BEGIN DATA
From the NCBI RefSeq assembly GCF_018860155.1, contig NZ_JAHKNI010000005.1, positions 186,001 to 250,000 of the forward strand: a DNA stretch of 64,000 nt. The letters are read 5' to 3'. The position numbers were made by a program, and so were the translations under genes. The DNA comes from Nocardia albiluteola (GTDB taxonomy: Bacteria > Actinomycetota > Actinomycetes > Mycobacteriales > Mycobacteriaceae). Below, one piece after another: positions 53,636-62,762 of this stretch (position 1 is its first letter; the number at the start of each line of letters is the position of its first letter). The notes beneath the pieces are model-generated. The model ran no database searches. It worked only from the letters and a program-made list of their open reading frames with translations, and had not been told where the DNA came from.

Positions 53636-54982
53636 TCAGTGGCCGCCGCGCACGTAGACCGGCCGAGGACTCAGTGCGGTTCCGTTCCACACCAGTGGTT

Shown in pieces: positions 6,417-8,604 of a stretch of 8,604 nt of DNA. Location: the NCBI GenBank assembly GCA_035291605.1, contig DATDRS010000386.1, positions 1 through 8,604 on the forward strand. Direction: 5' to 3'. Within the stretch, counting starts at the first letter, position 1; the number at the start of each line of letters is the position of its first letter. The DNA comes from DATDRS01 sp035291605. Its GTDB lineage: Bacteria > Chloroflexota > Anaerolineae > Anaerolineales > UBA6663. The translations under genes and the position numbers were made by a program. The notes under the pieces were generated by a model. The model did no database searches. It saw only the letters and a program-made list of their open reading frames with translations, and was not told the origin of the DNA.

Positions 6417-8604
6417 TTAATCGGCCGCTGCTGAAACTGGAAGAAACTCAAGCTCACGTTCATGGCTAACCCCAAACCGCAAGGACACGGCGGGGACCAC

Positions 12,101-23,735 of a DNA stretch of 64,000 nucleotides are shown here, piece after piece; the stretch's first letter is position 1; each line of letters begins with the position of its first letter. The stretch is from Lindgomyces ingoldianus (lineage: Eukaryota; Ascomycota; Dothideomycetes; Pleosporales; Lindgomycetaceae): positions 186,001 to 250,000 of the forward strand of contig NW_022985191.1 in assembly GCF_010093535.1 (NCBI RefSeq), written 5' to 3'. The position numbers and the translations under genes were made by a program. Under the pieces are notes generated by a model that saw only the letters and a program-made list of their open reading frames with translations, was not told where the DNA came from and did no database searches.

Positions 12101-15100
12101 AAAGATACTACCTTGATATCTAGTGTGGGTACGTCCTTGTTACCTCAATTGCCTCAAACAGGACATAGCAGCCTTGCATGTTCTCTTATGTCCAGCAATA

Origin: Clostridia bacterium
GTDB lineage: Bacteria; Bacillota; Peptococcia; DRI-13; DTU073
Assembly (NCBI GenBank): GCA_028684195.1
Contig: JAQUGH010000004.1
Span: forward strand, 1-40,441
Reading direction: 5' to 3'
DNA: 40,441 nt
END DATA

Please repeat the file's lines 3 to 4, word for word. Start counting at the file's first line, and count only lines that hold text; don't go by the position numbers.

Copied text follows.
53636 TCAGTGGCCGCCGCGCACGTAGACCGGCCGAGGACTCAGTGCGGTTCCGTTCCACACCAGTGGTT

Shown in pieces: positions 6,417-8,604 of a stretch of 8,604 nt of DNA. Location: the NCBI GenBank assembly GCA_035291605.1, contig DATDRS010000386.1, positions 1 through 8,604 on the forward strand. Direction: 5' to 3'. Within the stretch, counting starts at the first letter, position 1; the number at the start of each line of letters is the position of its first letter. The DNA comes from DATDRS01 sp035291605. Its GTDB lineage: Bacteria > Chloroflexota > Anaerolineae > Anaerolineales > UBA6663. The translations under genes and the position numbers were made by a program. The notes under the pieces were generated by a model. The model did no database searches. It saw only the letters and a program-made list of their open reading frames with translations, and was not told the origin of the DNA.